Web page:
Sparky Parker, In The Dark, album review, Mike O'Cull, Rock and Blues Muse

By Mike O’Cull

Houston-based blues/rock guitar hero Sparky Parker turns the thermostat all the way up on his latest release In The Dark, out September 13th, 2019. Parker began his career as a youthful guitar prodigy but has since grown into a well-rounded artist and bandleader who can write, play, and interpret blues music with the best of them. In The Dark was recorded, mixed, and mastered by Rock Romano at The Redshack Recording Studio in Houston with Parker self-producing and cutting the tracks with the ever-powerful Sparky Parker Band. It’s a ten-song set made up of seven of Sparky’s originals and covers of tunes by The Rolling Stones, Bobby “Blue” Bland, and Slim Harpo. One listen will get you hip to why he’s become one of the most talked-about players on the Texas scene.

Parker’s guitar chops are gritty, articulate, and multi-dimensional, with a genre-blurring quality that melds blues, funk, roadhouse country, and more into a cohesive and entertaining whole. Inspired by Stevie Ray Vaughan, Albert King, and Magic Sam, he has licks to spare and an excellent style of phrasing. He also has a fine, clear singing voice with a laid-back sensibility that should serve him well. The musicians behind him include Phillip Lock on bass and backing vocals, Kevin Berry on drums, and William Gorman on keyboards and add their own fire to the record and display an enviable chemistry with their boss.

The record opens with the hard funk of the title track “In The Dark.” It’s a ferocious cut that grooves with authority and features Parker turning in unique, wah-drenched guitar lines that have an enunciated, vocal-like sound to them. “This Old Thing” is alternatingly strutting and funky and carries a moody mid-tempo vibe augmented by smoothly-sung harmonies. The honky tonk blues of “8 Days In The Doghouse” carries that signature Texas blend of blues, country, and rock and roll that everybody loves to get loose to and has no doubt already filled many dancefloors in the Lone Star State. Parker throws down some tasty country-tinged guitar on this tale of trouble in love and the band holds the pocket down perfectly.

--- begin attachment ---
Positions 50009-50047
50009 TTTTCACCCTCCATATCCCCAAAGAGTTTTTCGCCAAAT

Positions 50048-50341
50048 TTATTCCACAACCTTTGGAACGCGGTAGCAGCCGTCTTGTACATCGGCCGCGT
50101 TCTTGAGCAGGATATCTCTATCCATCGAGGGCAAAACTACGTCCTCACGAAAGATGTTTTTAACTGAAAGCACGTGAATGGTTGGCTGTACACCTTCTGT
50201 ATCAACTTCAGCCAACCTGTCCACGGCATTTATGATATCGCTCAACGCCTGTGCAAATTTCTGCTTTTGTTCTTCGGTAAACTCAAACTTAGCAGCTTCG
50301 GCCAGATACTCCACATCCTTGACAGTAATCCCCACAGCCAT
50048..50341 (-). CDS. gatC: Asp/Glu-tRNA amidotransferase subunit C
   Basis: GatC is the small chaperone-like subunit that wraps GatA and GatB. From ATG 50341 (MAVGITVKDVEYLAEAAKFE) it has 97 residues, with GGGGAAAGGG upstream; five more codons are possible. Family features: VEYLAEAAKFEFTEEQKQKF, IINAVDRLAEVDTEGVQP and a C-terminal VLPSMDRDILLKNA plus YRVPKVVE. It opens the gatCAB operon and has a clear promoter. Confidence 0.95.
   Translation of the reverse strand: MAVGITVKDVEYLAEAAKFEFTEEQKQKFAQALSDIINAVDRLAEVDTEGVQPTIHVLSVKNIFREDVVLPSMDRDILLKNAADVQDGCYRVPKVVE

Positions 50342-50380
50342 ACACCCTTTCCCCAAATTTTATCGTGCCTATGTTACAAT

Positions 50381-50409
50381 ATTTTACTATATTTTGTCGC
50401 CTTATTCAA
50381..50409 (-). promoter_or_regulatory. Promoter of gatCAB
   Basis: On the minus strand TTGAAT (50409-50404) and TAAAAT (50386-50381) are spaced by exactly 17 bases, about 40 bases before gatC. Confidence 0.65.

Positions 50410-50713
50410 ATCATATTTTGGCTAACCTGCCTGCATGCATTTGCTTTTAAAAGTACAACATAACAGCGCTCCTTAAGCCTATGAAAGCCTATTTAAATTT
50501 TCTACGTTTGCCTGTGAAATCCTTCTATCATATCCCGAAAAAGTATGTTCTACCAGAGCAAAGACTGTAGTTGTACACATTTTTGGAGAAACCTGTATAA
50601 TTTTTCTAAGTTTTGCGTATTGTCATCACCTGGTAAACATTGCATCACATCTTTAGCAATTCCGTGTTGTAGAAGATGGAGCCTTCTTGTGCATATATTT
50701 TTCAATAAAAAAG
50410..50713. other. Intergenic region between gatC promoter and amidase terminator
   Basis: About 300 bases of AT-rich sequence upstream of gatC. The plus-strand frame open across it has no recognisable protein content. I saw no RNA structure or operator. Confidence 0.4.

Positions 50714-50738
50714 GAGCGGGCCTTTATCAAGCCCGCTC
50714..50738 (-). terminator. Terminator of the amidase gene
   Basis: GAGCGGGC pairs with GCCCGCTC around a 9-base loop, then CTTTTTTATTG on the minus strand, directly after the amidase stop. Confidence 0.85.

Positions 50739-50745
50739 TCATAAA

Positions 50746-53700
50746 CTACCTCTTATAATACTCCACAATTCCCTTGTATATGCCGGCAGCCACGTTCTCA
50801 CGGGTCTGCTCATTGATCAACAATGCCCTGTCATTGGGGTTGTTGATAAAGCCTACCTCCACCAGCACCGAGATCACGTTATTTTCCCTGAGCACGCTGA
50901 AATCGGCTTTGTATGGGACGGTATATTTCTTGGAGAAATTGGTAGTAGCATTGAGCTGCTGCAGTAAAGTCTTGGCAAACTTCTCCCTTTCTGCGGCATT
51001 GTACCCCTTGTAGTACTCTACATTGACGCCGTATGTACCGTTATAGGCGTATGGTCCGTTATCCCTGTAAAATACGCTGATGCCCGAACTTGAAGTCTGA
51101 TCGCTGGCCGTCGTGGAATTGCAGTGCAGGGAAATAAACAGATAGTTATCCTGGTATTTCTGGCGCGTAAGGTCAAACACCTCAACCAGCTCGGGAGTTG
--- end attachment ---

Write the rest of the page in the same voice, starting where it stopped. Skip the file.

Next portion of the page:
Sparky’s cover of the Stones’ “Dead Flowers” is a thing of country-fied garage rock beauty and again shows off his twang-filled playing. The groove has an almost CCR feel to it in spots that really works and Parker and friends do nothing but make one of Mick and Keith’s most endearing songs fun all over again. The band also does a wonderful job with Bobby “Blue” Bland’s “I Wouldn’t Treat A Dog (The Way You Treated Me).” Parker’s vocals communicate the smoldering heartbreak of the lyrics in a direct way and his guitar soloing is equally soulful. It’d be nice to hear this bunch tackle more material like this, as they seem to have the right touch for it.

A pleasant surprise buried in the back half of In The Dark is “Quintana,” a minor-key surf guitar instrumental with a sci-fi-meets-the-southern-border dissonant coolness. It’s an immediate shift in tone compared with the other tracks here but Parker and the boys nail it down tight. Fans of The Ventures and The Astronauts will want to turn this one up some.

Sparky Parker and his band give us a good showing on In The Dark and the record should do a lot to spread their name and fame well past the Texas state line. Parker is understated and tasteful in all that he does and never sacrifices finesse for flash, even when he’s ripping. Give him a spin and you just might find yourself road-tripping to Houston to see him for yourself.

Sparky Parker Online